During a high school class discussion on cancer, 2007 Most Valuable Student Anthony Schuller from Sterling Heights, Michigan, found his life passion. Following his grandfather’s recent struggle with stomach cancer, Anthony learned about the Telomerase enzyme, an enzyme that accounts for almost 90 percent of human cancers. He realized that if this enzyme could be stopped, 90 percent of cancers would be cured. Little did he know that he would one day be working directly with this enzyme, bringing us closer to a cure for cancer.
Anthony, now a sophomore Biochemistry major at the University of Pennsylvania, spends much of his time working in the lab of Dr. Emmanuel Skordalakes at the Wistar Institute in Philadelphia. Anthony began working as an assistant in Dr. Skordalakes’ lab during his freshman year. After a few months of training, he started working with Telomerase.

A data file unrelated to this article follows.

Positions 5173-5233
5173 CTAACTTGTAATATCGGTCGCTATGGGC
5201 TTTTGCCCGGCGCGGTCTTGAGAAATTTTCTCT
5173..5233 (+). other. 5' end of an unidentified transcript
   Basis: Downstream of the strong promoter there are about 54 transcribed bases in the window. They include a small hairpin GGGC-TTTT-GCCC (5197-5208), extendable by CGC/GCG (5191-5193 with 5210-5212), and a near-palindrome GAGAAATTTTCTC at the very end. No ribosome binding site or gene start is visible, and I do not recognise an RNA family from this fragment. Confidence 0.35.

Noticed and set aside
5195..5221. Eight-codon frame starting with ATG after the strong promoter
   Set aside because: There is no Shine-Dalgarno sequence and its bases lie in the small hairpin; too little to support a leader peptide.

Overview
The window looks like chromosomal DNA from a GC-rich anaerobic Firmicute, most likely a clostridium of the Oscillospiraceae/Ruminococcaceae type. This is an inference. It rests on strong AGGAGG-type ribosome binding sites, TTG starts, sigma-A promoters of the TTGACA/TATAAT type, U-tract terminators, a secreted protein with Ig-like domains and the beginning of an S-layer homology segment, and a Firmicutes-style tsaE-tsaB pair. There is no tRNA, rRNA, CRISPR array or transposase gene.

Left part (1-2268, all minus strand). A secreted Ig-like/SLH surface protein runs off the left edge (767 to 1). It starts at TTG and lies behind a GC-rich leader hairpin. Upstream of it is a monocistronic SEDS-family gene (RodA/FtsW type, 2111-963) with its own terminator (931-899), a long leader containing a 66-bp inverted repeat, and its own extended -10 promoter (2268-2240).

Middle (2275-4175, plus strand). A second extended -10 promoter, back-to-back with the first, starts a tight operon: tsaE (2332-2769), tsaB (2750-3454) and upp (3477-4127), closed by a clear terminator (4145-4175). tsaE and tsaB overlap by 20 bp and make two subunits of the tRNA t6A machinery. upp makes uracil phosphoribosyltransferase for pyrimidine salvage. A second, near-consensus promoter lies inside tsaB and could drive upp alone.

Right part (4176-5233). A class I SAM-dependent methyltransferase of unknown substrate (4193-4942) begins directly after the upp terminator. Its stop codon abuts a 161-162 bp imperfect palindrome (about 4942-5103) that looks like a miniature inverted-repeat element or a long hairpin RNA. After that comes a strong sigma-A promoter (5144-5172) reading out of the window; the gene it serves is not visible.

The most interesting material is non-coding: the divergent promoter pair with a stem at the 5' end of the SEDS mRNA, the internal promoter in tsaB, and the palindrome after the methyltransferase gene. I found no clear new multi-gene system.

“I never expected to be a freshman studying the enzyme I had so much interest in during my high school years,” says Anthony. “Without the generosity of the Elks National Foundation, I would not have been able to attend the University of Pennsylvania, and therefore not have the opportunities to fulfill my dream to help find a cure for cancer.”
After months of hard work, Anthony’s efforts paid off. This October, Nature magazine, the most respected scientific publication in the world, published his lab’s study, which presented the structure of the Telomerase enzyme.
“For years, scientists have worked endlessly to obtain a model of the enzyme,” explains Anthony. “This publication is truly a landmark in the field of cancer research.”
Today, Anthony’s research is focused on discovering how to stop the enzyme, controlling the spread of cancer.
“Whether or not a cure becomes available in my lifetime or by my lab, I will know that I did what I could to advance the cause,” says Anthony. “My opportunity to do so was provided in part by the ENF.”
We are proud to have Anthony in our ENF family!